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Teaching Robotics with Animated Simulations

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Conference

2021 ASEE Virtual Annual Conference Content Access

Location

Virtual Conference

Publication Date

July 26, 2021

Start Date

July 26, 2021

End Date

July 19, 2022

Conference Session

Multidisciplinary Endeavors: Mechatronics, Robotics, and Technology

Tagged Division

Multidisciplinary Engineering

Page Count

12

Permanent URL

https://peer.asee.org/37818

Download Count

102

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Paper Authors

biography

Luis Alberto Rodriguez Milwaukee School of Engineering

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Dr. Luis A. Rodriguez is currently an assistant professor in the Mechanical Engineering Department at the Milwaukee School of Engineering (MSOE). He completed his doctoral training at the University of California-Irvine where he was a National Science Foundation Bridge to the Doctorate Fellow. He completed his master’s degree at the University of Wisconsin-Madison where he was a GEM fellow and Graduate Engineering Research Scholar. He also holds a bachelor’s degree from University of California San Diego. His interests include robot control, design of mechatronics systems, pneumatic actuation, motion planning and optimal control.

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Abstract

In this paper, we present a pedagogical method to teach the fundamentals of Robotics. The process provides an intuitive way to create, manipulate, and simulate robots or multi-body systems. The method consists of constructing the robot geometry using a 3D modeling software such as Solidworks and importing it into MATLAB. Once in the MATLAB environment, homogenous body transformations are used to manipulate the geometry. The innovative aspect of this process is that the student directly sees how the classroom theory is used to bring their robot creations to life using the widely accessible and computationally intuitive programming MATLAB language. Many robotic toolboxes available which help with the visualization and manipulation of robots often obscure the underlying robotics theory with abstract black boxes or layers of programming abstraction that make the toolboxes more robust, efficient, and more general purpose. These robot toolboxes are often more beneficial to those with programming experience, who have some background in robotics and are not concerned with the underlying theory. One goal of this work is to make teaching the fundamentals of robotic theory more accessible to students that may have limited program ability and to give them a direct link between theory and simulation. A second goal is to formalize the process that is often buried in toolboxes and class definitions. Several examples of student work are presented in the paper to showcase the ease, usefulness, and capability of the process.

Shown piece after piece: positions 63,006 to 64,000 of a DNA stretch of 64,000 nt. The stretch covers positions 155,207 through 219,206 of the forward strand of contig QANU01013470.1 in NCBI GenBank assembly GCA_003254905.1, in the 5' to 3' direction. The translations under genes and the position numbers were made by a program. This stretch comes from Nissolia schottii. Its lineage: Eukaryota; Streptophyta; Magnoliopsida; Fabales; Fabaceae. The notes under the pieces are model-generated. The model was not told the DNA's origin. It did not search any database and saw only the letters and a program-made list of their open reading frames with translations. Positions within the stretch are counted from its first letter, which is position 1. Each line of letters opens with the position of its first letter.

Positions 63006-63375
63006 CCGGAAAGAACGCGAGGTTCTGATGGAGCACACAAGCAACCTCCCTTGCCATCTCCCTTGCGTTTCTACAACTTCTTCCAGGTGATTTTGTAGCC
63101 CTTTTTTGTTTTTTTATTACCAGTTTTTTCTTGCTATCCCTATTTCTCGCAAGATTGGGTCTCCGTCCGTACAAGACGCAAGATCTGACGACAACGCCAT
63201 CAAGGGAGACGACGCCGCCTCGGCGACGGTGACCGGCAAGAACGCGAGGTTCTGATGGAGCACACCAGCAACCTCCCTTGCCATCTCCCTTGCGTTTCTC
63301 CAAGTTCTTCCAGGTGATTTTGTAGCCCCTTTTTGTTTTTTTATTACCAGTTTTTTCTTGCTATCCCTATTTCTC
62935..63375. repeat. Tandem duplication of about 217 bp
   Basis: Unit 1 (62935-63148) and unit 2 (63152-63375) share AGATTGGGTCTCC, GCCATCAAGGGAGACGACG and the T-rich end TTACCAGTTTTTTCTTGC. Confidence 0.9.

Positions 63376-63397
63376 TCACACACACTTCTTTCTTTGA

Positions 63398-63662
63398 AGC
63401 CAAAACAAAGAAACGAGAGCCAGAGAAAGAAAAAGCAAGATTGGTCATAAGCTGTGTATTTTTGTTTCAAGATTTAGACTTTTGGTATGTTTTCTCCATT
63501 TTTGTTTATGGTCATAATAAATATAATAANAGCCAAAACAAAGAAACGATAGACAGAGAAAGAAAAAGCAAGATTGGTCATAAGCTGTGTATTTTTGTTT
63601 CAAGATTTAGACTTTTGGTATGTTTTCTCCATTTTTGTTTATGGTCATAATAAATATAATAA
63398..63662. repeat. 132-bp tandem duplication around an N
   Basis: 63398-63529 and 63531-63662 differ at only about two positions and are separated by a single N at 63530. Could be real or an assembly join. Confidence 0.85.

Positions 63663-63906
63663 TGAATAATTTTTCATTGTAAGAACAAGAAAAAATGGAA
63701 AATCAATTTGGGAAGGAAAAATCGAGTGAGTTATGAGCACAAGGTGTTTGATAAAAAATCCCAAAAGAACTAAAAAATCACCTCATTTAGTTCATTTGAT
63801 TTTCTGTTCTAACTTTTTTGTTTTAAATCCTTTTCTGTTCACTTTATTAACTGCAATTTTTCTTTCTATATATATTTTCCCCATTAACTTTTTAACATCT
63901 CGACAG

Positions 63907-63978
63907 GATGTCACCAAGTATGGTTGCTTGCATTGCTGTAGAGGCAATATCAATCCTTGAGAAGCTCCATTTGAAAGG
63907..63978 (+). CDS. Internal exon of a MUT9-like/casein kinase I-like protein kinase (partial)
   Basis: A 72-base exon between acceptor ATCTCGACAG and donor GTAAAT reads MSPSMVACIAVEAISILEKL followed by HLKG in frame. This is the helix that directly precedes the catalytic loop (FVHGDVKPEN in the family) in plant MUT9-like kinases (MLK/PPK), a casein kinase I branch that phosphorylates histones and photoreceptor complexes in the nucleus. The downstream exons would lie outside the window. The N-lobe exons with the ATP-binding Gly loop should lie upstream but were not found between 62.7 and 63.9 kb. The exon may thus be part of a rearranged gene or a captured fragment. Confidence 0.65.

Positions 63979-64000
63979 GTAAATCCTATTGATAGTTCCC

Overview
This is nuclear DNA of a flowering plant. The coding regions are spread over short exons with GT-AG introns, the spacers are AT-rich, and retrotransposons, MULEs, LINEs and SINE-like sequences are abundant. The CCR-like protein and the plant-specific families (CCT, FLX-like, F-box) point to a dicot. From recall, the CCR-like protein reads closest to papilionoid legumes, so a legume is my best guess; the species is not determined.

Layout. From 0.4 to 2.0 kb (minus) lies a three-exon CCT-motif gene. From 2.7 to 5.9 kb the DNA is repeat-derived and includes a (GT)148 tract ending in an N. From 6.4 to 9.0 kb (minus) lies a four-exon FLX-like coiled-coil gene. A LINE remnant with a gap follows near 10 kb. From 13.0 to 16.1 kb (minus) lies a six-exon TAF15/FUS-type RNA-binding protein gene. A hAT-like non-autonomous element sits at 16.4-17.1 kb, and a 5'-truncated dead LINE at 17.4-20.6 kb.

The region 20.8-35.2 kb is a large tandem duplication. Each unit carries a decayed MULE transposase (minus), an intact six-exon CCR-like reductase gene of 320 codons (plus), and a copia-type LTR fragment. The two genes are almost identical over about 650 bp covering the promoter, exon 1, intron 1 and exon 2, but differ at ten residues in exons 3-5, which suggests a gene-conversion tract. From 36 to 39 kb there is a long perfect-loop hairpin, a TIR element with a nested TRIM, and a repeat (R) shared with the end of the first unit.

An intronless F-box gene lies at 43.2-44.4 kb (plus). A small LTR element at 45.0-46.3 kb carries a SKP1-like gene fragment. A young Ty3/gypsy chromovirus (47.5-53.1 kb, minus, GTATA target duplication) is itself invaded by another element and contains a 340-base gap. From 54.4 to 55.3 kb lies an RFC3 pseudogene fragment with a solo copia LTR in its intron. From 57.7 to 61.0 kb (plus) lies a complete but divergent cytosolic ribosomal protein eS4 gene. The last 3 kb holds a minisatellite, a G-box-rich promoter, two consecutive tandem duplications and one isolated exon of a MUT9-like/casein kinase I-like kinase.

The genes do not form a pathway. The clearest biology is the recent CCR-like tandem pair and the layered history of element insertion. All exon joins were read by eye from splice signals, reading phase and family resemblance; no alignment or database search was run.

Rodriguez, L. A. (2021, July), Teaching Robotics with Animated Simulations Paper presented at 2021 ASEE Virtual Annual Conference Content Access, Virtual Conference. https://peer.asee.org/37818

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